The first step is designed to stop doing work that is not funded. My advice is that Practices use the GPC list of non-core work, which was published in 2015 and recently updated: https://www.bma.org.uk/advice/employment/gp-practices/quality-first/quality-first-guidance and start to identify what you are being asked to deliver without resource, and stop doing it.
As highlighted by the GPC, “accepting inappropriate work from elsewhere risks undermining the quality of care for your patients. Practices which act to reduce this work must ensure that measures are in place to ensure patient safety”. It is the CCG as commissioner who has overall responsibility for ensuring services are appropriately commissioned to meet patient needs. It is not the role of the Practices.
Consequently, the start point for any negotiation is the CCG. What interest do they have in properly commissioning and appropriately resourcing the work? If they don’t have an interest, they should. What should not happen is that the Practice becomes unviable and/or unsafe through the levels of inappropriate work.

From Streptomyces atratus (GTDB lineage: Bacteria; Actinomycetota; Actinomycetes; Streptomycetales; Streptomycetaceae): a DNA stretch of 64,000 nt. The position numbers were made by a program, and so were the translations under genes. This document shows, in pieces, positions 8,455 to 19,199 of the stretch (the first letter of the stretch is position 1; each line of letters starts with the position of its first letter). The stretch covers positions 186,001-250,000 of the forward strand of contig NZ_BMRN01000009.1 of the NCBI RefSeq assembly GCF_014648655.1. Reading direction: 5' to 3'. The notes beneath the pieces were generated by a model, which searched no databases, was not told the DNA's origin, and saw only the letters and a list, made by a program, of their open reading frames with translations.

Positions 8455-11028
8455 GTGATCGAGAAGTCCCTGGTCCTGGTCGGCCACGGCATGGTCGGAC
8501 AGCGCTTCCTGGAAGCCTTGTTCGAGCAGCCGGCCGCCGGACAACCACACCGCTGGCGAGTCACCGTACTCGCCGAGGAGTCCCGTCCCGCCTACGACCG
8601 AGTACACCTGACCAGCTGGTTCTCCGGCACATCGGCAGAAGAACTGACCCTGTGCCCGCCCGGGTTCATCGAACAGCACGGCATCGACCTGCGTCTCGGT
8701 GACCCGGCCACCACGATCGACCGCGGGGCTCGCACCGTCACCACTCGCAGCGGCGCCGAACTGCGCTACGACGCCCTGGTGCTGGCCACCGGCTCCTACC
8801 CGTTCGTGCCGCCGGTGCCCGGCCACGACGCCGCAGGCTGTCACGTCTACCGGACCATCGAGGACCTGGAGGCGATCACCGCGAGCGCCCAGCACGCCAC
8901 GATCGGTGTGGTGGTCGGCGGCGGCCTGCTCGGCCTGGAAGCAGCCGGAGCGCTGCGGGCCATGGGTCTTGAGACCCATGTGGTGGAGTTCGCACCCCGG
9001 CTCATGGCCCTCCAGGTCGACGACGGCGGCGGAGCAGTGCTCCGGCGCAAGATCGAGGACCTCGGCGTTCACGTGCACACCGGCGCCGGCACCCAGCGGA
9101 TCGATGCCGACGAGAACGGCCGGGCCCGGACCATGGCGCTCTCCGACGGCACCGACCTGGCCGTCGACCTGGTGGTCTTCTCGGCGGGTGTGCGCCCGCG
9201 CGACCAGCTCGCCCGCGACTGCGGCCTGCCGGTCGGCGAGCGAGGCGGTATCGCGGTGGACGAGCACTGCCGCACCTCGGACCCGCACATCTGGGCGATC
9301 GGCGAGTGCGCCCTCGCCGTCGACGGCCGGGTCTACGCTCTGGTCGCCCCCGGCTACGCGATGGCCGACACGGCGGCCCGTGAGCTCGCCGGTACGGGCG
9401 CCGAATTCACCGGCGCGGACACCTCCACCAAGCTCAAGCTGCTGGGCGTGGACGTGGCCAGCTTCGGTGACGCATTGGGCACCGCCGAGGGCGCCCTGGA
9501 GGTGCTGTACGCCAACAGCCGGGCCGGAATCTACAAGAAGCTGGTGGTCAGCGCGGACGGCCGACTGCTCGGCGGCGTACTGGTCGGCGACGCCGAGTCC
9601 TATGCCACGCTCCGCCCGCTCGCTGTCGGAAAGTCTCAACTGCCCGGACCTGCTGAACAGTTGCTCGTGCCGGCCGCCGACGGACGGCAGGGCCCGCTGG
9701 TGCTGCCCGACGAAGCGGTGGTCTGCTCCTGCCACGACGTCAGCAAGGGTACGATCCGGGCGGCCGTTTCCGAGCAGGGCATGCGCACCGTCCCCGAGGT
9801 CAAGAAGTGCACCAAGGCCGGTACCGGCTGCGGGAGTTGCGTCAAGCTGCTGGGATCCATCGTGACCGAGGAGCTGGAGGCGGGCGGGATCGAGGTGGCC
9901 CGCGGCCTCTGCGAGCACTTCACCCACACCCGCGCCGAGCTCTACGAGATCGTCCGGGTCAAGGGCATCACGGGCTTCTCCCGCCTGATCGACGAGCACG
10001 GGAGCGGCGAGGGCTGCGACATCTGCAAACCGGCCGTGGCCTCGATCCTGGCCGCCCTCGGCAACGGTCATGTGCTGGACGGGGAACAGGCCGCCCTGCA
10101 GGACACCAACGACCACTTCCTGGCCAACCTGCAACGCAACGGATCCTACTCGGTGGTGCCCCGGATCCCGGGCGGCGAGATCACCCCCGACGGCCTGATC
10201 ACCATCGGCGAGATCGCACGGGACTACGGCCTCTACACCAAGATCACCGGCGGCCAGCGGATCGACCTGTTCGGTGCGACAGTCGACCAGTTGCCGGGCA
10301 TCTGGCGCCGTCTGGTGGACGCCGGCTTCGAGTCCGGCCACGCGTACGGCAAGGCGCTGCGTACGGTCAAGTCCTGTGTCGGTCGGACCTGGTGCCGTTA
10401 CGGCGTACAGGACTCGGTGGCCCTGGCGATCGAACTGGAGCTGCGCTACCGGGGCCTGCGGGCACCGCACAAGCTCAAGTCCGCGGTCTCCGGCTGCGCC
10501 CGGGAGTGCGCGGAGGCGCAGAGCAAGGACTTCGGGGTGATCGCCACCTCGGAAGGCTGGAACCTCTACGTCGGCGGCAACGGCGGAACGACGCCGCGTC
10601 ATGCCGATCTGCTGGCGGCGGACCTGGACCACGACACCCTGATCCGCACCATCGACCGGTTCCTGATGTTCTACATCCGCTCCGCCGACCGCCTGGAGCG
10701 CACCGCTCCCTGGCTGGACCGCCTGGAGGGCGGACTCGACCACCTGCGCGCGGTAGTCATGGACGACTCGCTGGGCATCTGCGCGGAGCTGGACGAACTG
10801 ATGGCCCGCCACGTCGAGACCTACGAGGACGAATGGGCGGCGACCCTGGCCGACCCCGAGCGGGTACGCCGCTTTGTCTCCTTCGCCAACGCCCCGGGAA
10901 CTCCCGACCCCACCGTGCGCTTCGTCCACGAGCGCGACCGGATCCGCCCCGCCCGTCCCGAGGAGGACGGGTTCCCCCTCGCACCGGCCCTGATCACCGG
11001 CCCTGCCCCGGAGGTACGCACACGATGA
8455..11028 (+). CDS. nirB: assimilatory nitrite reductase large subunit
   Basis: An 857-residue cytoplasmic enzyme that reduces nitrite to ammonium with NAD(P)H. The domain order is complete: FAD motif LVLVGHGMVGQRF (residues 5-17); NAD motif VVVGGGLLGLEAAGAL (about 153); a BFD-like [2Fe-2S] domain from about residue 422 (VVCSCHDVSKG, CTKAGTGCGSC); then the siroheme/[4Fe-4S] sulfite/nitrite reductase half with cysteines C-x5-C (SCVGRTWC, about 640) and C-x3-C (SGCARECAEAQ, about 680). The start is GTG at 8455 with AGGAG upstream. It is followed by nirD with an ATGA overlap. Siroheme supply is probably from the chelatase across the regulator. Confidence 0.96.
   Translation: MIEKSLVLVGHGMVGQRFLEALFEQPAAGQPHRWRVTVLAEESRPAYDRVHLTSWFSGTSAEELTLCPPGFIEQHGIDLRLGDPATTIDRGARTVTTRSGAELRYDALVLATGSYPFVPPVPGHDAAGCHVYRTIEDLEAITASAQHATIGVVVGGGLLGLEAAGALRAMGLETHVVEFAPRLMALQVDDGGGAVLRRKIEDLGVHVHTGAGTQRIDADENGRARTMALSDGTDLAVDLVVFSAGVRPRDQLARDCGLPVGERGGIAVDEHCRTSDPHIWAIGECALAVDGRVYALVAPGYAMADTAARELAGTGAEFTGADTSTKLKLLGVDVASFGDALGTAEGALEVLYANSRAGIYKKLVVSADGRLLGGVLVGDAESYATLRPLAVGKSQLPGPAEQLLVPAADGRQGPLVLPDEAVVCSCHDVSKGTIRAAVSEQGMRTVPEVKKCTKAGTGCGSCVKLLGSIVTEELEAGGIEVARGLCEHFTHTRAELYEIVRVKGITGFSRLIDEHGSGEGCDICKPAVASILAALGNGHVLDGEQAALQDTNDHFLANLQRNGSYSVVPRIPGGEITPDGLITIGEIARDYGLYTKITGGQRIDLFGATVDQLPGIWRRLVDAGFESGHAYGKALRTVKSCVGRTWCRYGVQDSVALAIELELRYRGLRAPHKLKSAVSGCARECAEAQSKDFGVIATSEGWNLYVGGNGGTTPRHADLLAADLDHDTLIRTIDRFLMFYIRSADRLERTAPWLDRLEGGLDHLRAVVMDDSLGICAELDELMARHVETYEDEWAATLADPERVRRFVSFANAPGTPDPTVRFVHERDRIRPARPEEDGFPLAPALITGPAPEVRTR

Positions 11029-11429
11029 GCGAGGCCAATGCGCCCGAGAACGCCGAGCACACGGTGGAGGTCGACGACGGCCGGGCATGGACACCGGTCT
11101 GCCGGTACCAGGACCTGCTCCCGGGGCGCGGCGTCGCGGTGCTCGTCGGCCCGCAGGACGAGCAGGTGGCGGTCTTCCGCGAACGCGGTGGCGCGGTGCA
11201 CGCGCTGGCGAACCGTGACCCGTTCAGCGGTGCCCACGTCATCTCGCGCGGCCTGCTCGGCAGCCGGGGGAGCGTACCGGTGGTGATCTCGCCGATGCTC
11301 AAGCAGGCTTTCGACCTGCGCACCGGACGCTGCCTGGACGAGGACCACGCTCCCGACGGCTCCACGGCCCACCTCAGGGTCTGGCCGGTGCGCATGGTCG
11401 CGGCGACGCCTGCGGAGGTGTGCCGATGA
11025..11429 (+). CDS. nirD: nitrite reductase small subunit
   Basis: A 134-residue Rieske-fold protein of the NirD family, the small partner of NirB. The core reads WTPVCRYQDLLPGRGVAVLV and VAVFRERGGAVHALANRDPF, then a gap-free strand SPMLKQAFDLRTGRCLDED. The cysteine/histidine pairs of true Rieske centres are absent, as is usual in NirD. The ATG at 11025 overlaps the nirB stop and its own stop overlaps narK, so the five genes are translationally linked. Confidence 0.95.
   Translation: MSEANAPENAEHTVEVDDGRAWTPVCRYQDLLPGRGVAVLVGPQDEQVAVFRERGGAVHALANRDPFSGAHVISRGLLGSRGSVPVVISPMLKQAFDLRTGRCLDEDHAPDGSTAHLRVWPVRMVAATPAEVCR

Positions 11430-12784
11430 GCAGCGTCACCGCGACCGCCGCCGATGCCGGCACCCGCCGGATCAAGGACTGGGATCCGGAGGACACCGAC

While offering services is often good for the patient, it cannot, and should not, be to the detriment or expense of the Practice. If there is no interest in commissioning the services from General Practice, the next question is to understand where the CCG would like the work to be referred?
Of course, this then ties in to the development of the New Models of Care (Primary and Acute Care System – PACS, Multispecialty Community Provider – MCP), which must first be established and then quickly achieve results and outcomes, as part of STP delivery.
Whether this happens becomes about how quickly CCGs and STP Leadership can engage the health economies in the changes required. To achieve this providers must be willing to take a small risk and a bit of a leap of faith that working in collaboration with each other, and across providers, is going to be to their advantage. This means engaging everyone right at the start and developing one organisation, with one vision that everyone involved then works to deliver.